Musical in two Acts, based on the novel by Shepherd Mead, music by Frank Loesser, with book by Abe Burrows, Jack Weinstock & Willie Gilbert
J. Pierrepont Finch – Marc Pickering
Rosemary Pilkington – Hannah Grover
Smitty – Gerri Allen
Miss Jones / Miss Krumholtz – Maisey Bawden
Mr Twimble / Mr Gatch / Womper – Richard Emerson
Bud Frump – Daniel Graham
Hedy LaRue – Lizzii Hills
Mr Ovington / Mr Jenkins – Nuwan Hugh Perera
J. B. Biggley – Andrew C. Wadsworth
Mr Bratt – Matthew Whitby
Benji Sperring – Director
Ben Ferguson – Musical Director
Lucie Pankhurst – Choreographer
Mike Lees – Set & Costume Designer
Nic Farman – Lighting Designer
Reviewed by: Nick Breckenfield
Reviewed: 12 April, 2017
Venue: Wilton’s Music Hall, Grace's Alley, London E1
Notwithstanding the Royal Festival Hall concert performance two years ago, Frank Loesser’s How to Succeed in Business without Really Trying is a rarity, especially compared to his Guys and Dolls from a decade earlier. But its tuneful exposé of office life (which hasn’t really changed that much since 1960s’ America) is neatly constructed with a clutch of catchy melodies as it follows J. Pierrepont Finch (‘Ponty’) rapidly up the ladder in the World Wide Wicket Company, courtesy of his adherence to a self-help book to end all self-help books, giving its title to the whole caboodle.
In this production at Wilton’s Music Hall it gets a colourful and energetic shake down, which makes up for the tight squeeze on Wilton’s stage, albeit with even harder-working cast members wheeling desks, chairs, even urinals on to and off the stage. The cast also negotiates the steps down from the main stage at the back to the apron stage, even while dancing.
Mike Lees’s set, with a prominent ‘W’ logo over a representation of the globe (with a peculiarly small India, I noted) flanked by two lift doors, finds a place for the sizeable band of nine behind an intricate grill above the lift shafts – would that all elevator music be of such quality as under musical director Ben Ferguson! Everything else is manoeuvred on from side stage or through the louvered world map.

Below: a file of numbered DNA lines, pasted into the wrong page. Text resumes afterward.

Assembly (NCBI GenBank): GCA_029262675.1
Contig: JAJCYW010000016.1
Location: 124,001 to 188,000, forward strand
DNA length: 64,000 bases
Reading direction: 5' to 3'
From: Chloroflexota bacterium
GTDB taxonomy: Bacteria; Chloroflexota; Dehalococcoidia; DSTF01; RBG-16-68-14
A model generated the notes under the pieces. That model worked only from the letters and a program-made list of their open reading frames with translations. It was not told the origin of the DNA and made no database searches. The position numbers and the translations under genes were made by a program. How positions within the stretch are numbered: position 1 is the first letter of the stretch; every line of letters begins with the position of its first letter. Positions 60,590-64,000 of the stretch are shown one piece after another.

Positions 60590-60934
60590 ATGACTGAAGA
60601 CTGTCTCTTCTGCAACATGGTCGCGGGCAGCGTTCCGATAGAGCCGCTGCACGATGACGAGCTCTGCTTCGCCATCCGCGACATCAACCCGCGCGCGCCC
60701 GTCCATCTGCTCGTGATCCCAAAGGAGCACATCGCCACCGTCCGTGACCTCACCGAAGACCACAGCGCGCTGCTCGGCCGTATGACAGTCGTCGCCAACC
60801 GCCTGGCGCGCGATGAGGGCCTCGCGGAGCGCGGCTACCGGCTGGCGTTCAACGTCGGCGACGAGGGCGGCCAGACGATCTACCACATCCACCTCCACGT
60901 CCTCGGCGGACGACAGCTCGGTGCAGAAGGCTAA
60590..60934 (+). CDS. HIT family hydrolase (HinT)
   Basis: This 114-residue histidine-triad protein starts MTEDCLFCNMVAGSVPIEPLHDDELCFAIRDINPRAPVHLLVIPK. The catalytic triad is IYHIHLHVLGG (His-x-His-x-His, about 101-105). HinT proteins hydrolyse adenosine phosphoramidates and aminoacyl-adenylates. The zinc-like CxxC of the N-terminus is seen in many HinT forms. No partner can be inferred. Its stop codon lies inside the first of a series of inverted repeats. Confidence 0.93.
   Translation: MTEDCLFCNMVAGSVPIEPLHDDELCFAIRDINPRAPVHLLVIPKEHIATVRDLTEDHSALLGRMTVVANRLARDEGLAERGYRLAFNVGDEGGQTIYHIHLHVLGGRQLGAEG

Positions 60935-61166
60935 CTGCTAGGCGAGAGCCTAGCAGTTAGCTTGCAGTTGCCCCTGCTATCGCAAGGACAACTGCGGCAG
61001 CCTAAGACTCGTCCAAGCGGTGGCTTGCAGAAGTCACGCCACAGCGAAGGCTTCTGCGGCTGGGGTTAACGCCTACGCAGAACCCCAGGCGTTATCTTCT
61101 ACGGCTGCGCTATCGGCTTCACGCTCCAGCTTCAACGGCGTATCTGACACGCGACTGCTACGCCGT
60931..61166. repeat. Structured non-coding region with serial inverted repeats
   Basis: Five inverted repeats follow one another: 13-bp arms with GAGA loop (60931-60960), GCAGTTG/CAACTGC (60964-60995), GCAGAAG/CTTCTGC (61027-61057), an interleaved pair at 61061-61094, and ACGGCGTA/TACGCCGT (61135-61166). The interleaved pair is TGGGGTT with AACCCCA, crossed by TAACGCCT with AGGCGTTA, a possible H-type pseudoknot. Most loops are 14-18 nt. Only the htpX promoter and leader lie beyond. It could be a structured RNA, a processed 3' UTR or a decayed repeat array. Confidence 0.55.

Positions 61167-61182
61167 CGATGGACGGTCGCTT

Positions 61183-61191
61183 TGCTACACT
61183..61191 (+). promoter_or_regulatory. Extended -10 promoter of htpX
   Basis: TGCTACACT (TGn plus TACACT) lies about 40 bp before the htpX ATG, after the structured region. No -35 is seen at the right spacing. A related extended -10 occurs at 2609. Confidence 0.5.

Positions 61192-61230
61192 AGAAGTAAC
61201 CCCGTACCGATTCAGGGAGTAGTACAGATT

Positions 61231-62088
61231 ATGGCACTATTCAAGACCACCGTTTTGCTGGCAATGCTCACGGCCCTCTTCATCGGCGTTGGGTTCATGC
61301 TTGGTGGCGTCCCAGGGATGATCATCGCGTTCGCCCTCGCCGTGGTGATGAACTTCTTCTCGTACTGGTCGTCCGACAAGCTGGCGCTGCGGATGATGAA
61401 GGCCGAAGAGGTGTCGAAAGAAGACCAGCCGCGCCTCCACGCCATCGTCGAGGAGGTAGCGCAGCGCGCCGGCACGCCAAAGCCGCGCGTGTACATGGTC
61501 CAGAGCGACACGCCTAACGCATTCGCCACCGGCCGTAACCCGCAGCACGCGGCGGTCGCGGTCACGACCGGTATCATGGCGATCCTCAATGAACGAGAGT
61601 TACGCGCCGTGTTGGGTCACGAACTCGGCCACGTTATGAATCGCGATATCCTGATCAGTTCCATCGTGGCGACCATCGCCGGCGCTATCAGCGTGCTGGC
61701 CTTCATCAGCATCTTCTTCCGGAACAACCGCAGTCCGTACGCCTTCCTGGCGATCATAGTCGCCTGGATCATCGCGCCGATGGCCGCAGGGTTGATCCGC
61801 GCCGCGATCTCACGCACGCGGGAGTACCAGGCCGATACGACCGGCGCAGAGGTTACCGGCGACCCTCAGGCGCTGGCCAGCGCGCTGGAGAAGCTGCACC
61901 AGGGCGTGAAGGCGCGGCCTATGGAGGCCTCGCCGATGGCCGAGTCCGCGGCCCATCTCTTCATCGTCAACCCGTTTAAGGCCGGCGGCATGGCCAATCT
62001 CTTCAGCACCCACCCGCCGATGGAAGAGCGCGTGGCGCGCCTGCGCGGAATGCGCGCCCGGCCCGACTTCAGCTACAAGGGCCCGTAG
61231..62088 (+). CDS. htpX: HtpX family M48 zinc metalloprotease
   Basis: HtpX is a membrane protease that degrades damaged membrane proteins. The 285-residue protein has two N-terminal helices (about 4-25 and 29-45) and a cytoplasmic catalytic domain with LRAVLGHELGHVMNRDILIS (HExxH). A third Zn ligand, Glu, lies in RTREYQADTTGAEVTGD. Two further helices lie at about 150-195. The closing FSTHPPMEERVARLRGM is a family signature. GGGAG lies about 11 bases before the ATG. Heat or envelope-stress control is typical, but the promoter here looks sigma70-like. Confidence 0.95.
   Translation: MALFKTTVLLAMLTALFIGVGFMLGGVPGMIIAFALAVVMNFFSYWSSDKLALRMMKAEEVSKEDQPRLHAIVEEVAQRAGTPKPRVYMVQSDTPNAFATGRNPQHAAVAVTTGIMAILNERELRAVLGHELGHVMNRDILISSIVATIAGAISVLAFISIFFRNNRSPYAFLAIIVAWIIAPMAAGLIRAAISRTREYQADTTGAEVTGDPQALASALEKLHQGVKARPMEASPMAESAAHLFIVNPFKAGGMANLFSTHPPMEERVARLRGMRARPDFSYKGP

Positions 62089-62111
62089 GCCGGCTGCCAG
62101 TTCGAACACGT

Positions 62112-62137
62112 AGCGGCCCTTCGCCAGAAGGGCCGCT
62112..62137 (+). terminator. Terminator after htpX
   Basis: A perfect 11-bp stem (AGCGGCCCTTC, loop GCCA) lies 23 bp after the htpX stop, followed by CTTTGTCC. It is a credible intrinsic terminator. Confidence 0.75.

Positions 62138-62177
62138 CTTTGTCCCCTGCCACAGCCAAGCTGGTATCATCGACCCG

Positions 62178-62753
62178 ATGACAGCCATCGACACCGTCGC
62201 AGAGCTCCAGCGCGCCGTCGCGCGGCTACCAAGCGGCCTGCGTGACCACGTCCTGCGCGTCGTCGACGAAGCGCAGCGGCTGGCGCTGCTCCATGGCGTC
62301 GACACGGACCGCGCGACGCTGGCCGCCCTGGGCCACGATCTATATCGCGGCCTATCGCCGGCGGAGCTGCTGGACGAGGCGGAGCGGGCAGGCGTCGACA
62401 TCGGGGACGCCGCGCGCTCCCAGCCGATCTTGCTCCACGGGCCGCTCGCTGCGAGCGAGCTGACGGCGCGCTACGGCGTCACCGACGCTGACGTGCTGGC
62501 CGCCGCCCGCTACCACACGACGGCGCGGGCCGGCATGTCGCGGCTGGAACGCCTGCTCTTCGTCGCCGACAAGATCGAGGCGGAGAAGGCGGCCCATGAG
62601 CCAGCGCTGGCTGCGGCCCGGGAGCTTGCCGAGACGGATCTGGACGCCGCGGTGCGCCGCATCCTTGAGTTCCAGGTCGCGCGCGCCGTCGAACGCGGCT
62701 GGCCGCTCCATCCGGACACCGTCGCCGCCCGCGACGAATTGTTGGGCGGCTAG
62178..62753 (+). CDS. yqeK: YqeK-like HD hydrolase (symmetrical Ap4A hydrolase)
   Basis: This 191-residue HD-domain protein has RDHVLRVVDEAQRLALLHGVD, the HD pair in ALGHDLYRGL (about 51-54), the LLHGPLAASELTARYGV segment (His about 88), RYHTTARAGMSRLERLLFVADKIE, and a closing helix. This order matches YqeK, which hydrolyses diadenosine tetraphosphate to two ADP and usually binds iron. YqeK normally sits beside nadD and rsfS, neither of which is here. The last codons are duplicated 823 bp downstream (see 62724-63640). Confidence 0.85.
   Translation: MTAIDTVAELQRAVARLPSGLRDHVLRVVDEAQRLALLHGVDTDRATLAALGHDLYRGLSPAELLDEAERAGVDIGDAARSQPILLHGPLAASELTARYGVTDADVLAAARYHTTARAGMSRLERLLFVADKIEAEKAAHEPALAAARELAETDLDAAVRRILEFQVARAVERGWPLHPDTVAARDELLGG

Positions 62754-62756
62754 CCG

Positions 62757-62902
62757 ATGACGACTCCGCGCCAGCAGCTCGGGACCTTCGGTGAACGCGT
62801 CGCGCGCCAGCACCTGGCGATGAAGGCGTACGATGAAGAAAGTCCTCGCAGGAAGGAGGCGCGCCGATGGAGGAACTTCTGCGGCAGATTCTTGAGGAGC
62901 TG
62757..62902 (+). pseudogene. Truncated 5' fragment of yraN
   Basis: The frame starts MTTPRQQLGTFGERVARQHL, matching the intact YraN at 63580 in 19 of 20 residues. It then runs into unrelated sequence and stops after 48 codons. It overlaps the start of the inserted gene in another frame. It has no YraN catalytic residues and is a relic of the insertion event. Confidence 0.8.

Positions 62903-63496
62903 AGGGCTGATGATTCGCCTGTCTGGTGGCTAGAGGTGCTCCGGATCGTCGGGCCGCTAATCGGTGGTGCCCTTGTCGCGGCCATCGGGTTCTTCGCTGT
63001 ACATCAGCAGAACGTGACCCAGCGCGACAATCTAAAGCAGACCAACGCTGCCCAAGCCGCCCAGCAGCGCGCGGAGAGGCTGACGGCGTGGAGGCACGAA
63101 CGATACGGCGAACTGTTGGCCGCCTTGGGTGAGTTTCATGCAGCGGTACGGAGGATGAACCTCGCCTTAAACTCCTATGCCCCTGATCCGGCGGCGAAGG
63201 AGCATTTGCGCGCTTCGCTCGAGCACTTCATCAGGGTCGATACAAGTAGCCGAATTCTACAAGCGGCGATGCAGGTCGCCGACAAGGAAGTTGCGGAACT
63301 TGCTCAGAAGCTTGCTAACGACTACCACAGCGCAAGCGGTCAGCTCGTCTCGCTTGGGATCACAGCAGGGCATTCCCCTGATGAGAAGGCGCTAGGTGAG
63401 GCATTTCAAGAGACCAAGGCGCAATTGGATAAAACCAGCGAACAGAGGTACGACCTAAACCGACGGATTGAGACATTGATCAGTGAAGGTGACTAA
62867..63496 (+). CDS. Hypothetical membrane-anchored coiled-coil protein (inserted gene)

Largely set in period (1960s; I thought the executive trim phones were anachronistic, but they were from then, admittedly from the middle of the decade) and with a wardrobe of colourful costumes (especially of patent leather shoes – pink, green and silver), Benji Sperring’s loving production mines lots of merriment as our hero leapfrogs the president’s nephew Bud Frump up the corporate pecking order, while the receptionist Rosemary Pilkington, attempts her own campaign to hook ‘Ponty’ for herself. Indeed she could be an adherent of a sister-publication, How to Succeed in Love without Really Trying.
A largely youthful cast (Andrew C. Wadsworth’s J. B. Biggley a notable exception – I first saw him in the original UK production of Sondheim’s Sweeney Todd in 1980) is led with Alan Cumming-like impishness by Marc Pickering as ‘Ponty’, always able to find the spotlight when another part of his plan comes to fruition with a knowing smile (even when the spotlight misses him almost entirely). His mentoring book is vocalised, although in this production that voice is unaccredited. He has a good singing voice too, matching his likeable personality in the part, especially in the Act One climax, ‘Rosemary’. Other stand-out moments include that all-too-embarrassing moment when you find your unique dress is also worn by a fellow guest. Here Hannah Grover’s Rosemary turns from dreamy wish-fulfilment to spitting daggers in ‘Paris Original’, when no four ‘original’ dresses are heading for the same launch.
Maisey Bawden’s prim and proper (if red bewigged) Miss Jones breaks out in fine style in the climactic ‘Brotherhood of Man’, doo-wop-wopping as the finest, while Lizzii Hills characterises the ditzy blonde Hedy La Rue to a tee. With a small cast, the mother of invention sees Bawden and Nuwan Hugh Perera adopt split personalities, one half-female, one half-male (their costumes split down the middle) to flesh out ‘A Secretary is Not a Toy’.
Americanisms (there are references to specific American personalities, college monikers and companies) pass by without perhaps their original meaning specifically understood, but the general idea seems clear. Whether that has hampered the show’s status, this is an enjoyable revival that looks good in its Wilton’s setting, largely overcoming the restricted nature of the historic facilities. Voices are amplified, but the sound balance is good, not least because of the excellence of the band.
How to Succeed in Business without Really Trying continues until April 22, with matinees Wednesday and Saturday.